F – FUN

It’s always hard for me to narrow this one down, since usually I’m GRATEFUL and INSPIRED by the things I am having the most fun with, but, this week, I am having FUN with music.  I am currently in a six-week personal training group at my local YMCA.  I love my trainer and the people I meet, but man – it is hard work to eat well, drink water and exercise all the time! Whew! I cannot keep it up for more than these forty-two days, but Amazon Prime Music is keeping me company and keeping the tunes flowing. Big props to that next generation that keeps making some incredible and incredibly awful pop music that keeps my feet moving on those timed miles and countless lunges!

It’s a Friday afternoon here on the California coast, just miles away from the Pacific. Summer hasn’t really begun yet, but the sun is making a rare appearance this afternoon and it’s making me smile. I think I’ll grab a book that is TGIF all rolled into one and sit outside and read.  In a few more hours, I’ll be ready to gather with my people ask the question: What are you trusting in these days?  I hope you get a chance to ask them as well.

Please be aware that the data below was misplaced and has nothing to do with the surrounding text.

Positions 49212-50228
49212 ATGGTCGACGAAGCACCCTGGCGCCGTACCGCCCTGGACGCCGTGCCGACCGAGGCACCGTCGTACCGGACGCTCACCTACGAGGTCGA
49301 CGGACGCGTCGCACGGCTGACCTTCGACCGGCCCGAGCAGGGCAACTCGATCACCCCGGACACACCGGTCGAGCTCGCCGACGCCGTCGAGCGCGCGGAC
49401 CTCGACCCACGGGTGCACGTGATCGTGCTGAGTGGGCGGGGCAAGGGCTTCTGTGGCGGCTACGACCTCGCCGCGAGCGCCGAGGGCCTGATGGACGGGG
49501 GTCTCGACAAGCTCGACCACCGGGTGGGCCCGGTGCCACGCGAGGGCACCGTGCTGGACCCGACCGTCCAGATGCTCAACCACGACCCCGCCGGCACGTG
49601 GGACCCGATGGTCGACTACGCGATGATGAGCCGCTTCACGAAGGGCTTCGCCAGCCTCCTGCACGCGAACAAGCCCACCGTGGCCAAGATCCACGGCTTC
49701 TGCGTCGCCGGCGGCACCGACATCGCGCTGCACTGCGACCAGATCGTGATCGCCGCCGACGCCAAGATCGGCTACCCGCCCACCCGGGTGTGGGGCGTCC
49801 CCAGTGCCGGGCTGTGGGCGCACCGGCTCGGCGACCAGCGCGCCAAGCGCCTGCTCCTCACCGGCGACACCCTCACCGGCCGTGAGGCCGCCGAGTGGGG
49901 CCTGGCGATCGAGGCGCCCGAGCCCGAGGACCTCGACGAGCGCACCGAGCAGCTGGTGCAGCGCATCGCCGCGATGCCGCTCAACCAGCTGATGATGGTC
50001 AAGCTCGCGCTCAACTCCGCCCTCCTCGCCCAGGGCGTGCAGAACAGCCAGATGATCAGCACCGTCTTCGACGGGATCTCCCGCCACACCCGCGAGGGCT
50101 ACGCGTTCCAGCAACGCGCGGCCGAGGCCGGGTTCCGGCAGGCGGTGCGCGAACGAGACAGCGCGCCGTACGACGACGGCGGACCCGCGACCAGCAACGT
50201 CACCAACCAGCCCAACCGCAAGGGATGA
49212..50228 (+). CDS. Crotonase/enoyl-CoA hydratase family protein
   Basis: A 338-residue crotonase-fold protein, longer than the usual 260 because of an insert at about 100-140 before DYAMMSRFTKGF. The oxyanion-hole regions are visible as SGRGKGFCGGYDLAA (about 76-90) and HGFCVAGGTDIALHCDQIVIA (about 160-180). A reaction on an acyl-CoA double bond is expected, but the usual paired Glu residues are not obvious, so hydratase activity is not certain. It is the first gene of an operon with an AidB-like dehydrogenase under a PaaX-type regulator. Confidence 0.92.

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Over the years, I’ve often shared what my Mother’s Days were like, how my hopes were met or dashed, based on the performance of my kids and husband. I am a slightly abashed to read those vignettes now, at the neediness they reveal, though they also make me smile. But this year, I had few hopes for Mother’s Day, besides waking up in my own bed. (I’ve been traveling way too much lately.) Mission accomplished! Instead of having my coffee and a pink donut delivered to my bedside, I got my own darn coffee and it was a delightful way to start the day.

At church on Sunday night, I was reminded how our modern Mother’s Day has so little to do with the first speech that inspired it. The original “Mother’s Day Proclamation” of 1870 was written as a protest against war, and a reminder that if women were in charge, things would be run a little differently in our nation and around the world. It reads in part: